I recently had a PT test (outside the military) and the guy was demoing the pushup standard and said that the top of the tricep had to break the plane of the back and then followed it up by saying its a lot lower than a regular pushup, it was a low pushup. ROFL
 

Conor

Level 2 Valued Member
I recently had a PT test (outside the military) and the guy was demoing the pushup standard and said that the top of the tricep had to break the plane of the back and then followed it up by saying its a lot lower than a regular pushup, it was a low pushup. ROFL
That got a nice chuckle, thanks @John K
 

SamHelsloot

Level 4 Valued Member
I took my spring Army Combat Fitness Test recently and used 3 cycles of a modified ETK+ template as my training program. Here are some observations and results:

1. It worked wonders. I felt stronger in every event, and was able to score higher than any previous ACFT.
2. The schedule and dice roll made it a perfect setup for my busy schedule. Some days I split the training into micro sessions similar to @Geoff Neupert Strength Shortcuts. I was able to work from home (all the equipment I needed) or at work (only a few lighter kettlebells).
3. Double snatches and double jerks made the standing power throw a non issue. I increased my throw by a meter and a half.
4. The forced “light” days were a game changer for me. When I try to create my own program, I tend to push too hard too much, and this template helped me recover while still progressing.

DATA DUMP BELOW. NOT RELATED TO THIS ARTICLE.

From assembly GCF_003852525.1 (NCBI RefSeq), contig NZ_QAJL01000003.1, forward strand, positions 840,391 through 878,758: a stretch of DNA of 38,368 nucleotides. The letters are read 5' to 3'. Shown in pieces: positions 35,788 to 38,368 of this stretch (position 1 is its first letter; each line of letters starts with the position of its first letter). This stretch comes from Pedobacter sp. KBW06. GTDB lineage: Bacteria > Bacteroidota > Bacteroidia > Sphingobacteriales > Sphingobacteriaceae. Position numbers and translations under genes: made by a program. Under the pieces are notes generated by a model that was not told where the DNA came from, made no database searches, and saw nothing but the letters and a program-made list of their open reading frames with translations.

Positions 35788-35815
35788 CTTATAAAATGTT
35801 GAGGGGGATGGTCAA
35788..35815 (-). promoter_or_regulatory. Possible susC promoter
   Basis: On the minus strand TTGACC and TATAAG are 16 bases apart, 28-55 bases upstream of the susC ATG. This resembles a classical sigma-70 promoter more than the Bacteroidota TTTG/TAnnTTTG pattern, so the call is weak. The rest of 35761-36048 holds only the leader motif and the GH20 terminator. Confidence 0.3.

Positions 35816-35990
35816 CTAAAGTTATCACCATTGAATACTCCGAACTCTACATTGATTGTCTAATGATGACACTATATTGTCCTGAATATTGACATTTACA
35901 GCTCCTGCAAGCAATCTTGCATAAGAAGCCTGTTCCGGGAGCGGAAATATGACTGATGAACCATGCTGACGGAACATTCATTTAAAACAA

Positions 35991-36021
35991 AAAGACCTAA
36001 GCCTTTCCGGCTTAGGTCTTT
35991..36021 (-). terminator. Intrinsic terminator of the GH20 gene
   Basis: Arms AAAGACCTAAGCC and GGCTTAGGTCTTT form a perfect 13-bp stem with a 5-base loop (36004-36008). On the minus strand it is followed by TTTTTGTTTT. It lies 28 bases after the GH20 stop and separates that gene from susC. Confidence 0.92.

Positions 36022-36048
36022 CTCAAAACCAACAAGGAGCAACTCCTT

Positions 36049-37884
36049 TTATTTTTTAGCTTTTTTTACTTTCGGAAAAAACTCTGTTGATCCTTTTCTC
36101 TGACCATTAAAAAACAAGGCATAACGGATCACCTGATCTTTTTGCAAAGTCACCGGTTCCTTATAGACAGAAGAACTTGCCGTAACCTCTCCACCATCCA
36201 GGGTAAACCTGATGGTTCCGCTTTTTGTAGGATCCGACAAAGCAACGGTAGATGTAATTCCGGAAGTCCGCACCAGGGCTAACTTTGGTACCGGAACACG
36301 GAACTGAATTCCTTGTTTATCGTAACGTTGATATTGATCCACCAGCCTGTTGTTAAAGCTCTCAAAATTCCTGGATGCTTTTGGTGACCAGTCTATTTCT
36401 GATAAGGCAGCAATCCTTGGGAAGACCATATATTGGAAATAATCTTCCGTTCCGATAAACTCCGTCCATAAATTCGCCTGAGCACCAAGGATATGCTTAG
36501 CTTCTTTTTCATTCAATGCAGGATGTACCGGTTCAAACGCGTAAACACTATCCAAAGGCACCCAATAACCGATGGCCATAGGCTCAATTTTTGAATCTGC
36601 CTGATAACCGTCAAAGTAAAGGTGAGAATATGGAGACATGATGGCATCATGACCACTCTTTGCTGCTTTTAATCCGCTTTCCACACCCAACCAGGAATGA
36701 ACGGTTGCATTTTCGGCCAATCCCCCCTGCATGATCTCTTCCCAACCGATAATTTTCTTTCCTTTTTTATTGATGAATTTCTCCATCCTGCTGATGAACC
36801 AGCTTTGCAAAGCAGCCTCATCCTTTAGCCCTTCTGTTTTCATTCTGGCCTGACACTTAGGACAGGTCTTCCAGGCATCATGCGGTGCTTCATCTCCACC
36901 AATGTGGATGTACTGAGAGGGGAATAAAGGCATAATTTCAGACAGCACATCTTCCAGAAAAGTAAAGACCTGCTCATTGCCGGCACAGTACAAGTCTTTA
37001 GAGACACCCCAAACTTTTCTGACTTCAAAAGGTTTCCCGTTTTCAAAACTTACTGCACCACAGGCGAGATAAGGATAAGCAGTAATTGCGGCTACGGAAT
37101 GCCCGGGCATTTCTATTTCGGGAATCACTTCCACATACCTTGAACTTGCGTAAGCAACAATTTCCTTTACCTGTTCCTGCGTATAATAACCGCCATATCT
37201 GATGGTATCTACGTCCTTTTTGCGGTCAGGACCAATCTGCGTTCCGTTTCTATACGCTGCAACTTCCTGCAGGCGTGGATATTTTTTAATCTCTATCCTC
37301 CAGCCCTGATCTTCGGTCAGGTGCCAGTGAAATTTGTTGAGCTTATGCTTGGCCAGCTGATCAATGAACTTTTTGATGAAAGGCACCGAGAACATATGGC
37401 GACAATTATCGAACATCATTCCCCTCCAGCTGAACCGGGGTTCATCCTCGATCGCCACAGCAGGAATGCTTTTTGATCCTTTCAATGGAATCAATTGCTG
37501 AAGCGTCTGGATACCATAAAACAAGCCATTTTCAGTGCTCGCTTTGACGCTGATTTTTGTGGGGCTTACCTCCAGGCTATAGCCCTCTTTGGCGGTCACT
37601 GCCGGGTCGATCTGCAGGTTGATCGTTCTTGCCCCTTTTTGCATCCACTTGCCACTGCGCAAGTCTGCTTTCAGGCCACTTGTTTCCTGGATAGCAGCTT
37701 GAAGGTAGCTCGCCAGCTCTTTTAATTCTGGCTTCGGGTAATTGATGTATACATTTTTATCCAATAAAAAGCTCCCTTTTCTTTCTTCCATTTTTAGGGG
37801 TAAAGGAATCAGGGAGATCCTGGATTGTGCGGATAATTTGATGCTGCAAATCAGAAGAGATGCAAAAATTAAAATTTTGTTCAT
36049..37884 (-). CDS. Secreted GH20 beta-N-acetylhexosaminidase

I modified the template by substituting in the low handle Trap Bar Deadlift for some of the squats. I used a fixed light (60%), medium (70%) and heavy weight (80%), and completed the prescribed ladders within the given time period. Some days I would roll goblet squats or double front squats but the majority of the practices were TBDL for specificity’s sake.

I also substituted hand release push ups for one of the press modules. I would complete either double Cl & Pr or single Cl & Pr first, then move to TBDL/squats, then Hand release push ups, then pull ups/rows. Some days (via dice roll), I used a 30lb ruck to add weight to the push-ups. The ladders I used were 5, 10, 15, 20 for unweighted and 2, 4, 6, 8 ,10 weighted. The carryover to the push-up event was noticeable, my kettlebell presses began to feel stronger, and I think I put on a little muscle in the process.

When time allowed, I substituted sprints/tempo runs into the medium ballistic day for running practice. These days, I would use an idea similar to what this article lays out:


That way I still got some snatches into the mix.

My Wednesdays were usually LSS days where I would do things like light sled pulls (another amazing exercise), row, jog, swing a mace or club, or ruck. They were perfect for recovery, and my ACFT run time surprised me after not just running.

I highly recommend using this template to train for your ACFT. Honestly, I liked it so much that I’m gonna stick with it for a good long while to see what other improvements I can make.
Score if you don’t mind my asking?
 

ShawnM

Level 8 Valued Member
@Marty, could you or someone else explain the logic behind the "hand release pushup?" It's not a thing I've ever seen before.

Thanks very much.

-S-
It’s impossible to not go down to a complete depth. One of the issues with push ups during my career was sailors not going to a proper depth on push ups. With the hand release push ups you go all the way down and take your hands off the ground. Impossible to not hit depth if you are temporarily laying on your chest.